No. All must have the minimum number of co-op shares and preferred shares defined by the co-operative in order to be eligible for membership, but some members may decide to invest more and to buy more than this minimum number. This does not give them greater rights in the co-operative, because the rule of one person, one vote applies regardless of the number of shares a member has. The amount members must invest in co-op shares and preferred shares may vary greatly from one co-operative to another. It depends on the enterprise's capital requirements. Shares may also be bought through payroll deduction of a percentage of salary (for example 5%) in a worker co-operative or through the payment of patronage returns in the form of preferred shares, enabling the enterprise to finance its own growth in whole or in part.
Normally, only members may invest in a co-operative. Given the size of investment necessary to start up or develop an enterprise in certain economic sectors, however, some legislation authorizes the issue of preferred shares to non-members.
This is not obligatory. It may sometimes be the case in very small co-operatives, such as co-operatives composed only of professionals. Generally, however, a co-operative must adapt its salary policies (particularly its salary scale) to the practices in effect in the sector in which it is operating. Otherwise, it runs the danger of having production costs that are too high to be competitive in the marketplace. If salaries are too low, on the other hand, the co-operative may face difficulty hiring or retaining experienced workers.
Salary policies are set by the co-operative's board of directors.
It may perform a great deal better, particularly in the case of worker co-operatives. Some studies comparing the performance of these co-operatives with private enterprises operating in the same economic sector have demonstrated their superiority in two ways:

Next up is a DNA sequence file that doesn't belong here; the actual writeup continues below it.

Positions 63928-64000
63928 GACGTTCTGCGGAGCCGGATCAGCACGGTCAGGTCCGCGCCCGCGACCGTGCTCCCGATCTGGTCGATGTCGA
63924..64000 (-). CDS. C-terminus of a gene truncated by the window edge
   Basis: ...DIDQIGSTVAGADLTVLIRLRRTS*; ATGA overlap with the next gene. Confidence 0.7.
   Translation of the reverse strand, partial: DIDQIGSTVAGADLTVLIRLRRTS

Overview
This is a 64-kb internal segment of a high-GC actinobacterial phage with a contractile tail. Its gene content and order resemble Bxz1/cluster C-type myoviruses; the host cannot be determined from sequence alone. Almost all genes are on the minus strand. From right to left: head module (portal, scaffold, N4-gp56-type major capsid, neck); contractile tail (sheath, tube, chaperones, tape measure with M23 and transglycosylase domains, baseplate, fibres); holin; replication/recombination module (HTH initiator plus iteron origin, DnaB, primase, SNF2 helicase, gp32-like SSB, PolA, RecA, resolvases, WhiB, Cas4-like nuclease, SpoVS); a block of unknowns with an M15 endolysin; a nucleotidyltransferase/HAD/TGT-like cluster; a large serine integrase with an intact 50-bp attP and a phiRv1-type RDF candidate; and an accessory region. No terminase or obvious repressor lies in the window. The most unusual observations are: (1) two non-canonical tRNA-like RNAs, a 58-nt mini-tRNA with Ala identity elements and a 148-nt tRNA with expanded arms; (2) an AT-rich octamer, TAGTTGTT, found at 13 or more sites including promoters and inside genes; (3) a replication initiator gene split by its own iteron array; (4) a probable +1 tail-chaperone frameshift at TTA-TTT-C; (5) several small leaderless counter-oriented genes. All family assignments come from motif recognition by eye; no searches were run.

- low absenteeism;
- better quality of products and services.
This is the result of the high motivation of workers. They know that the business belongs to them. They know that the better their work, and the greater the surplus the enterprise generates at the end of the year, the more they can increase their income through returns.
The co-operative model is also particularly well suited to new methods of participatory management being increasingly adopted by enterprises wishing to maximize their performance and the quality of their client services. In fact, through its democratic management philosophy and its work team approach, a worker co-operative can function like a natural quality circle.
This democratic management approach is particularly important in highly skilled sectors. By its nature, a worker co-operative has the potential to be an "intelligent" operation in which all workers contribute their intelligence and skills to collective decision-making for the benefit of the enterprise.
The International Labour Organization is the UN specialized agency which seeks the promotion of social justice and internationally recognized human and labour rights. It was founded in 1919 and is the only surviving major creation of the Treaty of Versailles, which brought the League of Nations into being, and it became the first specialized agency of the UN in 1946.
The ILO formulates international labour standards in the form of Conventions and Recommendations setting minimum standards of basic labour rights: freedom of association, the right to organize, collective bargaining, abolition of forced labour, equality of opportunity and treatment, and other standards regulating conditions across the entire spectrum of work related issues. It provides technical assistance primarily in the fields of vocational training and vocational rehabilitation; employment policy; labour administration; labour law and industrial relations; working conditions; management development; co-operatives; social security; labour statistics and occupational safety and health. It promotes the development of independent employers' and workers' organizations and provides training and advisory services to those organizations. Within the UN system, the ILO has a unique tripartite structure with workers and employers participating as equal partners with governments in the work of its governing organs.
For a detailed discussion of the labour standards, their history and method of enforcement, along with relevant recent examples of their application, visit the International Labour Standards page of the ILO website.